Meghan Agosta was holed up in a hotel room for most of Canada’s women’s world hockey championship selection camp in late March.
After the Ruthven, Ont., forward hoisted the Clarkson Cup above her head with the Montreal Stars on March 25, she became extremely ill.
“Right after the final game, I had a really crazy headache,” Agosta said Wednesday. “I knew I didn’t get hit, but I knew I wasn’t normal.”
When Agosta arrived in Ottawa the following day to try out for Canada, it was apparent she could not go on the ice.
“As soon as they saw me they were like, wow,” Agosta said. “I guess I was a green colour.”
The 25-year-old could do little but sleep for the next few days while 28 players battled for 23 spots on the team.
Agosta is an eight-year veteran of the national team and a two-time Olympic gold medalist, but veterans don’t necessarily keep their jobs on the team from one tournament to the next.
Three-time Olympian Cherie Piper was beaten out of a spot on this world championship roster by younger talent.
It’s a measure of Agosta’s talent that Canadian head coach Dan Church decided to bring her to Burlington when he announced his team April 1.
“I tried to get the rest and recovery I needed to be prepared if I made the team to do whatever it takes in the world championships,” Agosta said.
“It definitely means a lot, for them to take me even though I didn’t participate in selection camp. You can’t take anything for granted. There’s so many great girl hockey players out there that can take your spot at any moment.”
Canada had a day off from the ice Wednesday after concluding the preliminary round with a 2-1 record. The squad awaited the winner of a quarter-final between Finland and Sweden to determine their semi-final opponent Friday.
The defending champion United States (3-0) also earned a bye to the semi-final. The Americans meet the winner of the other quarter-final between Switzerland and Russia.
Agosta got on the ice with the Canadian team for a game before the tournament against Sweden last week and says she felt back to normal by the time the tournament opened.
Agosta set an Olympic women’s hockey tournament scoring record at the 2010 Winter Olympics in Vancouver with 15 points in five games. She was named the most valuable player in the tournament.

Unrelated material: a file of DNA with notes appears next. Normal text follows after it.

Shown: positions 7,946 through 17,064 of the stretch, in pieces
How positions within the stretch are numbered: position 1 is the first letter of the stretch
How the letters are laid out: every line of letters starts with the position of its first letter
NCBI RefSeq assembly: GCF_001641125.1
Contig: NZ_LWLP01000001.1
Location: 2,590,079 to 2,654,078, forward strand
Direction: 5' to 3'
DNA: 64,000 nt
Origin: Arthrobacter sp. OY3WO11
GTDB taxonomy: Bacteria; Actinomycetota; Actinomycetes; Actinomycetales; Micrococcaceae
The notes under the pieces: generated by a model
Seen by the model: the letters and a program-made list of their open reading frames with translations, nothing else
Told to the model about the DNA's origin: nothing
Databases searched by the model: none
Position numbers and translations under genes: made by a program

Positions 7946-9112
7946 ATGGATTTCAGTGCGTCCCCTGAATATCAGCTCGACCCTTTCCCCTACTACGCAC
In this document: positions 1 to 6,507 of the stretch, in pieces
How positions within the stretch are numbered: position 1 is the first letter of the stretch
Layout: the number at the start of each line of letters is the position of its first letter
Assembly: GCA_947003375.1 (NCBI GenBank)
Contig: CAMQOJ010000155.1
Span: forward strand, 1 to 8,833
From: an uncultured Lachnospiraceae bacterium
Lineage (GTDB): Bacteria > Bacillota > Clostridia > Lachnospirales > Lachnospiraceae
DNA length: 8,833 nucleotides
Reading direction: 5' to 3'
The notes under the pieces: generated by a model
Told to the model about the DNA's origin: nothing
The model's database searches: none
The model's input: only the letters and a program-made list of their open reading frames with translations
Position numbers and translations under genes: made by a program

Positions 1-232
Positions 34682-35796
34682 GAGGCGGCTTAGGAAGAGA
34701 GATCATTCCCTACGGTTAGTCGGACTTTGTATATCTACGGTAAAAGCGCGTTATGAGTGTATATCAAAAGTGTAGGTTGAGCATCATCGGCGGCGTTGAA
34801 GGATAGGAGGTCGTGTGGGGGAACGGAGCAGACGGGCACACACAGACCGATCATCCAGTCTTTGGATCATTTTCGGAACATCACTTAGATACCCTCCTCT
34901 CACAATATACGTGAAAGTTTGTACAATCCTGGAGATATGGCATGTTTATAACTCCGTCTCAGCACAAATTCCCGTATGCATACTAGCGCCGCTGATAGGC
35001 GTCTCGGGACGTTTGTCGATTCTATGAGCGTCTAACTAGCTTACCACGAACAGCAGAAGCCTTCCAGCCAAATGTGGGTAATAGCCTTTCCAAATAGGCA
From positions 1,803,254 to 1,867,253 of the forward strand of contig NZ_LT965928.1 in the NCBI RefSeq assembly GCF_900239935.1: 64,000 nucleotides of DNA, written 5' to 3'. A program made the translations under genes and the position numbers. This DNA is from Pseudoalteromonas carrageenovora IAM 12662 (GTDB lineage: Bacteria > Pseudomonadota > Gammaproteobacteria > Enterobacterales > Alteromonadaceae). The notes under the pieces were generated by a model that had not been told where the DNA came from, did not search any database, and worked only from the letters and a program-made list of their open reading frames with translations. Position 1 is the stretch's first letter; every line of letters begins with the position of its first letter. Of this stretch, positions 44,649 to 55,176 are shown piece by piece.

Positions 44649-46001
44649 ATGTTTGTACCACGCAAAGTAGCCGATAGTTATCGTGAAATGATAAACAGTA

A college star at Mercyhurst and a perennial finalist for the National Collegiate Athletic Association’s Patty Kazmaier Award, she lit up the Canadian Women’s Hockey League in her rookie year with the Stars this season. Agosta broke a single-season CWHL record for points with 80 in 27 games.
“I don’t think anyone in the world can skate as fast as she can,” said Canadian assistant captain Caroline Ouellette, who previously held the CWHL record for points with 71.
“When she turns the jets on, she’s gone.”
But Agosta underperformed for Canada at the 2011 world championship in Zurich, Switzerland. After leading Canada’s offence at the Winter Games, she didn’t score one goal last year.
“I’ll be the first to admit it wasn’t the best tournament,” Agosta said. “It was kind of the worst tournament I’d ever played with Canada to be honest.
“I sat down after and thought to myself, what did I do this tournament that was different, what can I do that’s better? I think the next opportunity I had to represent Canada was at the 12 Nations and the Four Nations.
“I tried to work on those things I didn’t work on at the last world championships and I think it showed tremendously I was a totally different player.”
Church concurs Agosta was an impact player in both the 12 Nations Cup last summer and the Four Nations Cup last November, which helped her cause when it came to the world championship team this month.
“Meghan wants to be a dominant player here,” Church said. “She’s told me that.”
Agosta scored her first two goals of the tournament as Canada trounced Russia 14-1 to conclude the preliminary round Tuesday. One of them was on a penalty shot.
She might have won Olympic gold with Canada in 2006 and 2010, but Agosta has experienced just one world championship victory in 2007. The United States has won the last three gold medals at the world championship, beating Canada in the final every time.
“Nobody likes losing,” she said. “For us, we haven’t been successful in the past few world championships. The past is the past and this is a new team. We’re going to do whatever it takes.”Report Typo/Error
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